Curious about Curiosity

November 6, 2018

Written by Greer Prettyman

 

You all know the saying: curiosity killed the cat. This phrase gets pulled out most often when you’re trying to stop the toddler you’re babysitting from climbing onto the table to see what’s on top. But the second half of the proverb sometimes gets forgotten: but satisfaction brought it back. Ultimately, curiosity is the way that young people and animals learn about the world around them. Seeking out novel experiences and information allows people continue to learn and grow. Curiosity is essential for development throughout the lifespan, but what really is curiosity? And how do our brains keep us curious?

 

Why do we have curiosity?

At its core, curiosity is a desire to know or learn something1. Curiosity helps to drive development by prompting humans and animals to explore and learn about new environments and experiences. Evolutionarily, curiosity promotes survival by driving animals to explore new surroundings where they might find food and other resources. But curiosity extends beyond a way to meet basic needs of food, water, mates, and shelter into something broader: a drive for information.

Like humans, animals are curious and display behaviors of gaining information for its own sake. Rodents move around to explore unfamiliar spaces and objects. Chimpanzees like to do puzzles, even when they aren’t being rewarded with something external like food. These behaviors indicate that curiosity is conserved across species and fulfills a fundamental role in learning.

Human babies are also highly curious. Infants spend the most time looking at things in their environments that provide the most information—new things that they haven’t seen before, things that are moving, and faces that contain emotional information. It’s efficient for babies to use their energy and attention to gather the most information about the world around them.

 

Curiosity in the brain

Humans continue to be curious throughout their lifetimes. You’ve probably experienced it: you hear about a fascinating topic that you don’t know much about and you want to know more. Maybe you watch a TED talk, read an article, or google some questions. As you learn more, your curiosity is satisfied.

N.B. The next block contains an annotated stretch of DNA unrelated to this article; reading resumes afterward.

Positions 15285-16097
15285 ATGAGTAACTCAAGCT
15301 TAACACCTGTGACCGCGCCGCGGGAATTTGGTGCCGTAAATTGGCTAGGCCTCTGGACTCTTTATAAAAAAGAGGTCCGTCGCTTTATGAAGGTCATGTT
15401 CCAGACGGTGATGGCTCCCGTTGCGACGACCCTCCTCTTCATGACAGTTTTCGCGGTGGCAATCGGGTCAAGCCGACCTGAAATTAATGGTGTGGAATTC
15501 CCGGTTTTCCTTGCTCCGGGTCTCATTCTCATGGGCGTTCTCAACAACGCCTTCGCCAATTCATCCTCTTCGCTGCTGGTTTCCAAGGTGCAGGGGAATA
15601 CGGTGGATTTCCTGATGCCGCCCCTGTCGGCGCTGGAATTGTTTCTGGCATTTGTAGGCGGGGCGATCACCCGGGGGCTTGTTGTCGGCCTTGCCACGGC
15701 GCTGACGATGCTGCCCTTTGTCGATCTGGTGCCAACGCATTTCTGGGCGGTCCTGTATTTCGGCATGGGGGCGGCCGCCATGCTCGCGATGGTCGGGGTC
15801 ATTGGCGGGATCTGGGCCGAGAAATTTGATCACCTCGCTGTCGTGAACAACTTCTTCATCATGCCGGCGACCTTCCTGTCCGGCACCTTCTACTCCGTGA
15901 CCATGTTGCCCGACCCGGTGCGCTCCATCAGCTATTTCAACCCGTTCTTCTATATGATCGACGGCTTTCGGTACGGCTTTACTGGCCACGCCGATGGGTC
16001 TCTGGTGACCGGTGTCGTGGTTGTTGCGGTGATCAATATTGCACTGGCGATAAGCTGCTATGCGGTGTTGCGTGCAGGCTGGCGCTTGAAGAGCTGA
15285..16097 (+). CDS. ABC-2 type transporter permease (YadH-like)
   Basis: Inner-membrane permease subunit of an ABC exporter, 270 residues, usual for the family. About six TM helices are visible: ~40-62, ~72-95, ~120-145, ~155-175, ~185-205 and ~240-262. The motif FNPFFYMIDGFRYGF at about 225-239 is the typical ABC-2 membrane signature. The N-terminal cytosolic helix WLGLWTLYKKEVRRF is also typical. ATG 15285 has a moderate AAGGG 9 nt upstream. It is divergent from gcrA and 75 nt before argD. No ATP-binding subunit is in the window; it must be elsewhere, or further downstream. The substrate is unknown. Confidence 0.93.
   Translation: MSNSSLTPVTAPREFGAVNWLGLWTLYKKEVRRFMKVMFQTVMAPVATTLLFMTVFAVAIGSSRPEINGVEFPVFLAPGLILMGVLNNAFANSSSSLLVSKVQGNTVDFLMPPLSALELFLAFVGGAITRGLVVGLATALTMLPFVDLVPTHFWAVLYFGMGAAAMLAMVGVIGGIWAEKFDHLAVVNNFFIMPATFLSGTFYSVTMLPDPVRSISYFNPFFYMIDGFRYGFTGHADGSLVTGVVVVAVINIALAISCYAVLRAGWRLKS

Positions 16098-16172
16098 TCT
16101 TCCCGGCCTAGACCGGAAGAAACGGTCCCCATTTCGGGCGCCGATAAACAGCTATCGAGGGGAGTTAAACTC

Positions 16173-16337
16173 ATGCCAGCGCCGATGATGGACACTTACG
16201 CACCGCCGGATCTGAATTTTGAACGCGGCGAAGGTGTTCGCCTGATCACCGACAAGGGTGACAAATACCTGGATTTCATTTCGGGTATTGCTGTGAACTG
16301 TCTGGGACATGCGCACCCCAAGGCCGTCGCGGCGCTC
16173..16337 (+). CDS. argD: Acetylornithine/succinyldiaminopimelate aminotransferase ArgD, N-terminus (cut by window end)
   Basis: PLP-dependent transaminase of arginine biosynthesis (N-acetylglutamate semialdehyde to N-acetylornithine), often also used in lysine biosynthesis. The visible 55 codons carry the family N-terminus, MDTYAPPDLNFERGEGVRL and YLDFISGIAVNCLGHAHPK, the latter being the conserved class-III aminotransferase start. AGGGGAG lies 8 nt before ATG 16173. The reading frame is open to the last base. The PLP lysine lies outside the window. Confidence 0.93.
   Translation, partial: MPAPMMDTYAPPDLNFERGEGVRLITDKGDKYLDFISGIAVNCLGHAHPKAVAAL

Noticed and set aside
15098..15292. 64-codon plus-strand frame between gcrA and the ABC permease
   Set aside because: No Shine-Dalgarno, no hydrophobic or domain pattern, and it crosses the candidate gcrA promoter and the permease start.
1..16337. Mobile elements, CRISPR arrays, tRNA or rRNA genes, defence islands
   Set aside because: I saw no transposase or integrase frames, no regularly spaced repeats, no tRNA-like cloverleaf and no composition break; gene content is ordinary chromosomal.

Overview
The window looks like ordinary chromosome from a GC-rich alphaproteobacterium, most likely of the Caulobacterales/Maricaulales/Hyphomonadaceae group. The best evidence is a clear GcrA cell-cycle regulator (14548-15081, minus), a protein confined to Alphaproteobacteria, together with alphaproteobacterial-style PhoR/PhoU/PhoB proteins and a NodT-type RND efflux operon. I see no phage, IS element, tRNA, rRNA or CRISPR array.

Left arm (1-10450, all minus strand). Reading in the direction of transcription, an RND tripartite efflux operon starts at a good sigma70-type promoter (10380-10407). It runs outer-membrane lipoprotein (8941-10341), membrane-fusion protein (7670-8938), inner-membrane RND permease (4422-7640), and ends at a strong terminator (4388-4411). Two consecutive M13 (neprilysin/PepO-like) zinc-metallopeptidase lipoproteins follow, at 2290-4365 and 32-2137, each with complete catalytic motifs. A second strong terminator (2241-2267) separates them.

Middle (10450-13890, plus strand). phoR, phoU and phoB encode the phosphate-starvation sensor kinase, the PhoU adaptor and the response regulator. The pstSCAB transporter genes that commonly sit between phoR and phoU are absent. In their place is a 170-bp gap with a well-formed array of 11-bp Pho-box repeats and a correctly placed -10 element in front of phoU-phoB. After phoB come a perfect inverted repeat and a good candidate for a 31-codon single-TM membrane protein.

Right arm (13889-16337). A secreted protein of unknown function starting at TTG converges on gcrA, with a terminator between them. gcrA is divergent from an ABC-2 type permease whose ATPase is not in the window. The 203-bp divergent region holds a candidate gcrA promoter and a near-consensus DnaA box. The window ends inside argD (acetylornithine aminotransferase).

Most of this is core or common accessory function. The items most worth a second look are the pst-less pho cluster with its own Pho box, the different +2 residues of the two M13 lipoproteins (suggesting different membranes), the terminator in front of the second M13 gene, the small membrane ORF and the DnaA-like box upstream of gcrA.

Systems in the brain help to promote this curiosity and exploration of new information. In one study, researchers used functional magnetic resonance imaging (fMRI) to look at which areas of the brain are involved in the induction of curiosity2. They showed people blurry pictures of common objects, which participants rated as piquing their curiosity. Two areas of the brain involved in deciding what to pay attention to, the anterior insula and the anterior cingulate cortex, were activated in response to these intriguing images. These areas are also involved in processing negative emotional experiences, supporting the idea that a feeling of uncertainty and wanting to know more can be unpleasant.

The researchers then looked at what happens in the brain when curiosity is satisfied. When the blurry picture was replaced with one in focus, the striatum was activated. This area is highly involved in reward processing and learning from reward, and its activation during this part of the task indicates that resolution of curiosity recruits the same neural circuitry as other types of rewards.

In a different study, participants read trivia questions and rated their level of curiosity about each question while they were in the fMRI scanner3. Brain regions such as the caudate and inferior frontal gyrus were associated with high levels of curiosity about the questions. These regions have been associated with the anticipation of reward and suggest that when you are curious about something, you expect that it will be rewarding to learn the answer. Participants also had greater activation in brain regions that encode memory when they were very curious but guessed incorrectly. This suggests that curiosity helps to facilitate memory, especially when you are surprised by what you find.

These are just a few examples of studies that have probed curiosity in the human brain. Identifying brain regions that are involved in promoting curiosity helps scientists pinpoint which neural circuits and molecular systems are responsible for these behaviors. For example, the striatum, which was found to be activated when curiosity is satisfied, primarily receives signals from other brain regions using a neurotransmitter called dopamine. To look more specifically at the involvement of dopamine circuitry in curiosity, scientists can look at the role of these molecules in animal models.